Right, well, what did I do today. Might be easier to ask what I didn’t do and work backwards from there!
Difference between Venice and Paris: cars. I wondered why I was sort of tense and stressed out as I started on my day. Figured it out after a while – all the cars everywhere. There are no cars in Venice. So nice, the only sound footfalls and boats puttering slowly down the canals. Here it’s cars and trucks and motorbikes and scooters rushing everywhere and honking. After three days of Venice, it’s a bit of a shock to the system. In that respect, Venice is much more to my liking. The pace of it. Even on the canals, there was no way to really get anywhere fast. You didn’t see anybody rushing about. The pace of the city was completely different. In Paris, everybody wants to get everywhere as fast as possible.
I’m back at the room now – 7:00. Another little picnic dinner. More gourmet than yesterday though – this baguette with tuna and egg and spicy mustard. Quite good, from a little baguette stand down the road. I was too tired to go find somewhere nice. We’ll have a good dinner tomorrow.
So, today. A lot of bloody stairs! Some serious hiking today. It was sunny when I started, but they were calling for rain (and I was expecting it – huge thunderstorm last night. Woke me up at 3am with thunder and lighting – I’ve never heard such thunder, shook the hotel). The rain never came of course, so I was pretty much overdressed and overheated all day, but oh we’ll.
First stop – “the stairway up to la butte” (see my blog from last night) refers to the Sacre Coeur cathedral, beautiful old church near here, up a hill, the highest point in the city, with fantastic views of the city. The stairs made me sigh (there was a tram thing up the hill, but I opted for the stairs – a theme for the day).
I think I’m nearing my saturation point for huge churches and monuments and old buildings though. Not quite the thrill it was two and a half weeks ago. Nevertheless, a beautiful city. The scale of it is the most impressive thing. It just goes on forever. You could spend months exploring it.
Anyway, next stop was the Arc de Triomphe, and then a stroll down the Champs Élysées – sort of a much bigger, much older, and much prettier Robson Street. The Louis Vuitton store was quite something. Notre Dame – not quite as impressive as I thought it would be, especially compared to some I’ve seen on this trip.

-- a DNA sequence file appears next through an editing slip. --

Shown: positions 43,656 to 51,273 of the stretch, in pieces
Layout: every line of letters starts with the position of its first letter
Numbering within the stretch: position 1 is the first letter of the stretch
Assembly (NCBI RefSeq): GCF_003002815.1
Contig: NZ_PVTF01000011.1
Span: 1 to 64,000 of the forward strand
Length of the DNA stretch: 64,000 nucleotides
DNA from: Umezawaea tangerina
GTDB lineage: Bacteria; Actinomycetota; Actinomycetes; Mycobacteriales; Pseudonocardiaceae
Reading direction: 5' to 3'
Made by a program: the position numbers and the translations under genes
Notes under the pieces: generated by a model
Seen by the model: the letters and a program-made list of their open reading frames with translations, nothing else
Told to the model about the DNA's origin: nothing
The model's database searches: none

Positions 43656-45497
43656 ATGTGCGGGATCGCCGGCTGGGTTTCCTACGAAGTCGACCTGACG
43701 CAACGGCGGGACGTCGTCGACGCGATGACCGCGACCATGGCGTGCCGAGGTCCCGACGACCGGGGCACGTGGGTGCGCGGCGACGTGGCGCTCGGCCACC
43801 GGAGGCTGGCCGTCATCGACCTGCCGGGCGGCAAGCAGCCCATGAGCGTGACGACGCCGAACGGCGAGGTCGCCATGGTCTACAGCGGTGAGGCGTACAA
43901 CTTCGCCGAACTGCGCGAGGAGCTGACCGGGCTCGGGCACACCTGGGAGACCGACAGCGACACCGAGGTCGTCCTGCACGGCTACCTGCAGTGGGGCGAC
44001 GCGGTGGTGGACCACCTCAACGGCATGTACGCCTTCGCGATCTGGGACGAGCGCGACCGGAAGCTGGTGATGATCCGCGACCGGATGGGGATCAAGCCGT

The goal was to get to the Louvre by mid-morning. A good thing too. My god, what a zoo. The main entrance area (through that big glass pyramid) felt more like train station or an airport than a museum. Every tourist in the city with a camera pushing to get to the two main attractions – the Venus di Milo, and the Mona Lisa of course. You couldn’t get near the Mona Lisa without liberal use of elbows. They allow cameras, so it was like a pack of Paparazzi around Angelina Jolie or something, click click click click. Well I elbowed my way in with the rest of them just to say I saw it. But you couldn’t really look at it in any meaningful way. Anyway. There were some much quieter areas of the museum with some very impressive works – paintings, sculpture, gold and jewelry, tapestries, carvings. It’s like five or six museums in one. I let my feet take me where they wanted to go without caring too much where that was. Emerged a few hours later. Glad I got the crowded part over with first – the rest was really quite pleasant. And I came away with some nice pictures as well.
After that was coffee – there was a Starbucks in the museum. And I can report that French Starbucks is better than Canadian Starbucks. I think they use better beans or something – or it could be that they put extra shots of espresso in their lattes.
Next was a walk along the bank of the Seine River to the Eiffel Tower. It had clouded over early on, but the sun was peaking out by now. So that was perfect. I took the stairs up (two thirds of the way – you have to take an elevator to get to the very top). Primary reason: the line for the stairs was considerably shorter than the line for the elevator. Crowds crowds crowds! But it was pretty neat up there. Views amazing of course, the whole city.
After that, a sort of somber stop – the Vel d’Hiv memorial at its former site. This is a story that a lot of people don’t know about (or seem to particularly care about). Something France obviously isn’t very proud of and would rather have go away. Look it up if you’re interested – but here’s the basics. The Vel d’Hiv was a big stadium, a velodrome. During the war, the Vichy regime rounded up several thousand Jews (the numbers on the memorial were 1129 men, 2916 women, and 4115 children), put them in this stadium for a couple days (many died there – the conditions were terrible, no sanitation, no food, no water, just crowds of people like cattle), and then put them in boxcars off to the Auschwitz. The stadium has since been demolished, and on the site now are modern apartments and office buildings. All there is on the site is a small patch of grass, some flowers, and a plaque – maybe ten feet by ten feet. It’s just a few blocks from the Eiffel Tower and no one even knows its there or that this even happened. There are no signs pointing to it, and while I was there, I was the only one there.
After that, crossing the river, back to the Champs Élysées, heading home. Stopped again at the Arc de Triomphe. It wasn’t open yet when I passed by in the morning, and as it was sunny now, I paid the fee and climbed some more stairs to the top. Some more fantastic views. A break in the clouds and the sun hit the pure white dome of the Sacre Coeur, way off in the distance. Beautiful.
The Metro home, and we’re caught up to now. A more relaxing day tomorrow, and then that’s Paris, and we really will be getting to the end of this. The final travel day, the final day in Amsterdam, the 30. But we won’t get into any of that. Plenty of time yet.
The courtyard where I’m writing this –